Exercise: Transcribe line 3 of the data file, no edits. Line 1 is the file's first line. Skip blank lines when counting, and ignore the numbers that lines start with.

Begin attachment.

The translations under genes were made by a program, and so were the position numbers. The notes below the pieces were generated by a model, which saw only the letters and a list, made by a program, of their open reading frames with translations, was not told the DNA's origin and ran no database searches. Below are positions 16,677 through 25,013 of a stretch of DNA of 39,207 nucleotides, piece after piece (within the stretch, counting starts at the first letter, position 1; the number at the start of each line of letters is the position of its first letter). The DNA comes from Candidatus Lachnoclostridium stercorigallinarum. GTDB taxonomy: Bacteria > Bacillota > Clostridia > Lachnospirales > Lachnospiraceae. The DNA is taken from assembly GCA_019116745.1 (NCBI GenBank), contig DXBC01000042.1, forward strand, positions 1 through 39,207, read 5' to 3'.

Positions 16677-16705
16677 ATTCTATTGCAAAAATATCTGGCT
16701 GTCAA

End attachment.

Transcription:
16677 ATTCTATTGCAAAAATATCTGGCT